Five Comma Rules
1. Use a comma after an introductory phrase or clause
According to Wilbur, good friends who write well are not easy to find.
2. Use commas before and after a parenthetical phrase or clause
Wilbur, E.B. White’s famous pig, laments that it is difficult to find a good friend who writes well.
3. Use a comma to separate two independent clauses linked by a coordinating conjunction (and, but, for, nor or, so, yet)
Charlotte promised Wilbur she will save his life, and she ponders long and hard how to do so.
4. Use a comma to separate items in a series.
The Other animals in the farmyard, the rat, the geese, and the sheep, are amazed at Charlotte’s masterful plan to save Wilbur.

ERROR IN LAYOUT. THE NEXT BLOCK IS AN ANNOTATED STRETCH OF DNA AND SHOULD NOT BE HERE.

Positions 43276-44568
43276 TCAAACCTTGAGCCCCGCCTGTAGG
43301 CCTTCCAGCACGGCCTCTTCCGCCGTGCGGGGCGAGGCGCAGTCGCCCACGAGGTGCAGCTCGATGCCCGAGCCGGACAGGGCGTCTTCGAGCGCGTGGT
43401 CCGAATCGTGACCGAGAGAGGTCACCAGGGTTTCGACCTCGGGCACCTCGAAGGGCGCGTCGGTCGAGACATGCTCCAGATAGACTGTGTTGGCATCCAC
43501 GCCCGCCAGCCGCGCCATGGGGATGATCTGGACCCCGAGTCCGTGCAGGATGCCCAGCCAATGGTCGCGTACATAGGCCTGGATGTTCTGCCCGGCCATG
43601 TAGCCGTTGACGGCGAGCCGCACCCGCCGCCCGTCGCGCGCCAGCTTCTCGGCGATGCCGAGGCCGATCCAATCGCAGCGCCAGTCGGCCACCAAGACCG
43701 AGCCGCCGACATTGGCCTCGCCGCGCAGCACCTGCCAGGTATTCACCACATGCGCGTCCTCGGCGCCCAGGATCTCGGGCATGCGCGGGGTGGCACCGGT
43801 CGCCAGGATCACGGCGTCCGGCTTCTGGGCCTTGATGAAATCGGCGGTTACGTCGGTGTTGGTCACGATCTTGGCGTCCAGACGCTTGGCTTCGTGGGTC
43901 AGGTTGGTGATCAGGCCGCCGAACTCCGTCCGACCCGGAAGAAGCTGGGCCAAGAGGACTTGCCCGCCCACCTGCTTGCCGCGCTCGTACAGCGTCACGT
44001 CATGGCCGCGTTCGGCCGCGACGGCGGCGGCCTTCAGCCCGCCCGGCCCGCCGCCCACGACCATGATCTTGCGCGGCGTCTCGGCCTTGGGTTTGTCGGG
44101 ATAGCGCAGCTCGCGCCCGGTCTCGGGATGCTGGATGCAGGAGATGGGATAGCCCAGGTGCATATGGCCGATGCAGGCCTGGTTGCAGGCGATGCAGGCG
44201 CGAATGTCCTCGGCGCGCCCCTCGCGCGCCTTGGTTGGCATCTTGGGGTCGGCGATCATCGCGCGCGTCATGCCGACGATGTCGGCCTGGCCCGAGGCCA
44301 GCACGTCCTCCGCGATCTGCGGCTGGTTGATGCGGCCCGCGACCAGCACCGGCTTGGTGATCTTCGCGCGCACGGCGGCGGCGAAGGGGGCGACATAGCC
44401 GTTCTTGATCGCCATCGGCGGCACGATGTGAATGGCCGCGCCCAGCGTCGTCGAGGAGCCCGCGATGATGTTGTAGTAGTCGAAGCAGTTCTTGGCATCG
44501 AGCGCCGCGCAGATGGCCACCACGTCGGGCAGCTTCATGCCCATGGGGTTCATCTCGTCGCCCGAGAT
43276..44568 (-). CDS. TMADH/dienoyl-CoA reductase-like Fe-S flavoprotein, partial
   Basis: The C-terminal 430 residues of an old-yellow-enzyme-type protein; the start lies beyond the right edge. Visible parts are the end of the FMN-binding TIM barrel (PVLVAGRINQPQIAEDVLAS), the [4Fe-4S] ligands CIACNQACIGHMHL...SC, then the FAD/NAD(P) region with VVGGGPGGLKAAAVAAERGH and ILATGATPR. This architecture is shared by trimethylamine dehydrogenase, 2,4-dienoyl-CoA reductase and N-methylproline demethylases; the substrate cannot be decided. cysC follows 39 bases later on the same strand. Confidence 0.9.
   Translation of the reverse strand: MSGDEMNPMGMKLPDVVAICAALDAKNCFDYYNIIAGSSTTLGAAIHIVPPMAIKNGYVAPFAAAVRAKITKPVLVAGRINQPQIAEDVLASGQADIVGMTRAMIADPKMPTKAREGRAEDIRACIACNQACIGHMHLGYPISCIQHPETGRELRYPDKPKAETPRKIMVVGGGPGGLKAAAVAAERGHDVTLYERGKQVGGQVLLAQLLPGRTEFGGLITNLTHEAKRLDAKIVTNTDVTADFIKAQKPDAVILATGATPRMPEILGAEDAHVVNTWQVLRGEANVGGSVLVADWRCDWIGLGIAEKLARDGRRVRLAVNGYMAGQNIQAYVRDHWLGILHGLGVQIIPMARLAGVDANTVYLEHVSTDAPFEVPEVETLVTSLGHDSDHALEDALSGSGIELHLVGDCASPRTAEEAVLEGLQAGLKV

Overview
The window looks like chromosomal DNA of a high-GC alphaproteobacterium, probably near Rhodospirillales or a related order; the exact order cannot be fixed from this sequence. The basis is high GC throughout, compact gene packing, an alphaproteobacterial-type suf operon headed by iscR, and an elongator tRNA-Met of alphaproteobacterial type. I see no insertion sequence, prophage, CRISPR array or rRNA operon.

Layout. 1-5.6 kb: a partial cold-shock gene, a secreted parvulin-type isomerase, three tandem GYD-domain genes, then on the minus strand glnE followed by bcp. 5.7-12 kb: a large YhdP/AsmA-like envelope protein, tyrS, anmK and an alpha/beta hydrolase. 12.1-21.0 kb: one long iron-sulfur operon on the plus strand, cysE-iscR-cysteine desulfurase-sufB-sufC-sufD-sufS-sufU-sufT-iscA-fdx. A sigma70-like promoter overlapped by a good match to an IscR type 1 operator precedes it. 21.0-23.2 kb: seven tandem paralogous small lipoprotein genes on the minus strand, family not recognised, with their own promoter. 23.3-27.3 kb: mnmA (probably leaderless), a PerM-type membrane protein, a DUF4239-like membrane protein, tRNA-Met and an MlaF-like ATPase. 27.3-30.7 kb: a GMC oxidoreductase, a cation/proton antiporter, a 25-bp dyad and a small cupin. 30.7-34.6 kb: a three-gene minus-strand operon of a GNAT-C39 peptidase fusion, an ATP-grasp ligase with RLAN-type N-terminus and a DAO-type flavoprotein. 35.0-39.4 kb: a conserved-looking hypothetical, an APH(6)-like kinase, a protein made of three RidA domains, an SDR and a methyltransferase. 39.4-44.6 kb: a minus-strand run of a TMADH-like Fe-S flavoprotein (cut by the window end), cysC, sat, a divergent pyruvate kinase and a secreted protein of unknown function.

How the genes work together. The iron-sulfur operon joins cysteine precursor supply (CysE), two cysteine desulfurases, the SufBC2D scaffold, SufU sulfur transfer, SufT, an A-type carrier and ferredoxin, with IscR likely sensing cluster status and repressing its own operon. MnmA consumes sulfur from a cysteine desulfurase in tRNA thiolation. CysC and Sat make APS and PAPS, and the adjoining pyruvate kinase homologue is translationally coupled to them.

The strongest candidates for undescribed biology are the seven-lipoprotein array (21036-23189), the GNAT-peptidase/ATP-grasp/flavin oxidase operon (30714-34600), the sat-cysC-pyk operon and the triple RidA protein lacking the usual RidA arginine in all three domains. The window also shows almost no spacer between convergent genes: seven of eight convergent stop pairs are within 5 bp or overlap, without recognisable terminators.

5. Use a comma before a quotation when an introductory phrase with a word like say or reply precedes the quotation.
Wilbur says, “It’s not often that someone comes along who is a true friend and a good writer” (White 184).
Thanks to Julie-Francoise Kruidenier ’02 for the above insights.
White, E.B. Charlotte’s Web. New York: HarperCollins Publisher, 1980.
Office / Department Name
Nesbitt-Johnston Writing Center
Writing Center Director